So in conclusion, here’s a recap of yesterday’s highly credible blog posts: Microsoft, the company that needs every advantage it can get to even gain a smidgen of ground in the tablet market will charge a few hundred dollars more than a 32GB WiFi+3G iPad for its entry-level model, and upwards of $2000 for an Intel-based Surface Pro which is essentially an Ultrabook/Macbook Air competitor. Riiighhttt.

[Post updated with comment from Webhallen.]

Office Web Apps Get A Metro Facelift

Last week Steve Ballmer unveiled the next version of Microsoft’s Office suite and as it turns out that wasn’t all the Office news for the week. With 50 Million users and negligible press love, we can now try out the Metro Office Web Apps version. The team has announced a preview for the upcoming changes introducing new features and the cleaner Metro UI.

The update makes Office Web Apps look like an extension of Office 15 and a part of Windows 8. The metro interface for Office Web Apps looks gorgeous; some of the new features introduced across Office Web Apps are:

  • Different UIs that are focused on mouse and touch
  • Co-authoring
  • Mobile optimized UI
  • Discussions through comments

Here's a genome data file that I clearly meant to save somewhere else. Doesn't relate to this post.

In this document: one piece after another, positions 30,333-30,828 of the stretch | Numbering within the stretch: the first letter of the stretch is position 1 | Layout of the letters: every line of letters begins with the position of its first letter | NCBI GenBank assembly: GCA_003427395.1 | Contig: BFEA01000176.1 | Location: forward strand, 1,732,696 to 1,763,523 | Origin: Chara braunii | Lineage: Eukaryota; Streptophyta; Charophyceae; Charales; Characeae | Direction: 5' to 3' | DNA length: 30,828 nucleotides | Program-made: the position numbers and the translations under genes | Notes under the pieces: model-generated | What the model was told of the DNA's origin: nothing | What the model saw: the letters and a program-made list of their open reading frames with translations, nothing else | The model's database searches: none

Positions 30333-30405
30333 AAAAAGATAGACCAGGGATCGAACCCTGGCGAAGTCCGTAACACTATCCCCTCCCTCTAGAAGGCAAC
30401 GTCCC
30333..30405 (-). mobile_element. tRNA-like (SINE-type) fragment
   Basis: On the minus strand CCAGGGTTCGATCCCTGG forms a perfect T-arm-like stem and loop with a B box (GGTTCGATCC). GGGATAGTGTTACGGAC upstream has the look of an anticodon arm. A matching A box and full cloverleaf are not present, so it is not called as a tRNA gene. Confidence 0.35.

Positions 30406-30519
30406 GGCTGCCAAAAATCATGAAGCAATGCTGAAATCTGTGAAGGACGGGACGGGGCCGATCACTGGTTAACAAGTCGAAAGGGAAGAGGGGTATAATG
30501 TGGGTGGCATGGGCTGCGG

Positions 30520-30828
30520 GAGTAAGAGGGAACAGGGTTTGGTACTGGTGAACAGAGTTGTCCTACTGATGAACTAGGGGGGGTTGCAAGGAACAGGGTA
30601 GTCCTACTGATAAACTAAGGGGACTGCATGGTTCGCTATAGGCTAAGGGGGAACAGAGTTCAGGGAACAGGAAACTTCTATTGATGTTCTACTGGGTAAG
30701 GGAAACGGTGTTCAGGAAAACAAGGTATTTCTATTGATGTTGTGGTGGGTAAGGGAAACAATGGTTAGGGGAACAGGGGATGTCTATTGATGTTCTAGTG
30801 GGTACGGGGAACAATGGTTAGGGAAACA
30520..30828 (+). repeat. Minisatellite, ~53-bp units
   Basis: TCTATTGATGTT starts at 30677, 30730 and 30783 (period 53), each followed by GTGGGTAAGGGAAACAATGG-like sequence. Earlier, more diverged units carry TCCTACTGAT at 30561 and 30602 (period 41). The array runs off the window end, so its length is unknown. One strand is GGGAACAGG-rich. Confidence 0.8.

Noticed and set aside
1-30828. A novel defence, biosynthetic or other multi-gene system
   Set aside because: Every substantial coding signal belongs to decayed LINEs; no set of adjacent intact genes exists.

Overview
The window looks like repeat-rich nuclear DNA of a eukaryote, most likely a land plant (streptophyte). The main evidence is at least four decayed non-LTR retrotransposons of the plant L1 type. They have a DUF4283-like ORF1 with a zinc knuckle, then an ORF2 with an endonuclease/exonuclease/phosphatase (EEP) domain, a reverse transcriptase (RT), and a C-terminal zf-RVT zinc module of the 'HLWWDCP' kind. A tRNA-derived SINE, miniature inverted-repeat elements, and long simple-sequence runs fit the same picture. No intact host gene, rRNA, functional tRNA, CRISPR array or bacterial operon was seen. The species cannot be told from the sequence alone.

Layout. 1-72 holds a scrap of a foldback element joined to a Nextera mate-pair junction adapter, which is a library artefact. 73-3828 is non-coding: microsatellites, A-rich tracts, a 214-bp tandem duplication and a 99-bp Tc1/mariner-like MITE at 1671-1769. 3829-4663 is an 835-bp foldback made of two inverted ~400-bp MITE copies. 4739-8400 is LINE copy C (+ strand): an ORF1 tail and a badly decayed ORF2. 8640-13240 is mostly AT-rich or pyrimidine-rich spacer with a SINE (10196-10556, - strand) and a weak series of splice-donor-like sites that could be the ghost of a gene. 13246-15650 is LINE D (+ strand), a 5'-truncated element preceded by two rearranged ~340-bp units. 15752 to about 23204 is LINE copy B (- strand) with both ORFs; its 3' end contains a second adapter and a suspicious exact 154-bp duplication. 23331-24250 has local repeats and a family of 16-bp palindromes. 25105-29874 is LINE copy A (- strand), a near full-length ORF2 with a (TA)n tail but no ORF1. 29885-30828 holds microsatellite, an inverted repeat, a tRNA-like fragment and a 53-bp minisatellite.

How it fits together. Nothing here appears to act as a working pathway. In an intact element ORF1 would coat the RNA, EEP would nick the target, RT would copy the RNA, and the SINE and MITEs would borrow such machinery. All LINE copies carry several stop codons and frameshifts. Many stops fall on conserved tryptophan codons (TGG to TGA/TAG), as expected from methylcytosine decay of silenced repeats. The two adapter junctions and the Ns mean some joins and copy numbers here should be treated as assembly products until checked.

• Various performance enhancements
  • Picture and drawing tools

Here’s a quick look at the new Metro Office Web Apps:

OneNote

OneNote has remained the same with search being the new addition.

Word

New features include the ability to manipulate paragraphs and pages that will reduce the reliance on Office desktop. Some of these features are changing page size, indentations, Word count, and orientation.

PowerPoint

New features include adding animations, transitions and viewing embedded videos.

Excel

Excel is one of those tools that organizations cannot live without. New features have improved working with data considerably. According to Microsoft’s blog post some of the key feature additions are:

  • New slicers
  • PivotTable editing (this is awesome)
  • Better charts
  • Excel Surveys

You can try the new version by heading to SkyDrive.com and accepting the invitation or by heading here.